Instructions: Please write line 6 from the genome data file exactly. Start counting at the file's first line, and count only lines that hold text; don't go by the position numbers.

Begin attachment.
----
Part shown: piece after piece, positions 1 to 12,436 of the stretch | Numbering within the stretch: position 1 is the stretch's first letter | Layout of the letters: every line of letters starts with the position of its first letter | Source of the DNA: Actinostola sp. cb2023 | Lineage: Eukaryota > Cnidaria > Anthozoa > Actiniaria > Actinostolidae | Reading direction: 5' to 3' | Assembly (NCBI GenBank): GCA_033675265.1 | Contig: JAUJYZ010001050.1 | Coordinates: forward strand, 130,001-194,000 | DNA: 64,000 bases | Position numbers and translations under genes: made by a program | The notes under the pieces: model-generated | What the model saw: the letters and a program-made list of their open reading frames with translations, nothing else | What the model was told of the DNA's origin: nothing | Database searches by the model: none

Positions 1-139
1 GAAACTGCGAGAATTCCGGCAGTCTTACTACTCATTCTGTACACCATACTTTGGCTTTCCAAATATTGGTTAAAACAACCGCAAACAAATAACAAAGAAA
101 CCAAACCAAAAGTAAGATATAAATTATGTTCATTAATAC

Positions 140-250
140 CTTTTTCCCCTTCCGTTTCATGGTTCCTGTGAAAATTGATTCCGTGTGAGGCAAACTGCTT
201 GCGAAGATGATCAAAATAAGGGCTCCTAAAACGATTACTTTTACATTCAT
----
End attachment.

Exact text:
140 CTTTTTCCCCTTCCGTTTCATGGTTCCTGTGAAAATTGATTCCGTGTGAGGCAAACTGCTT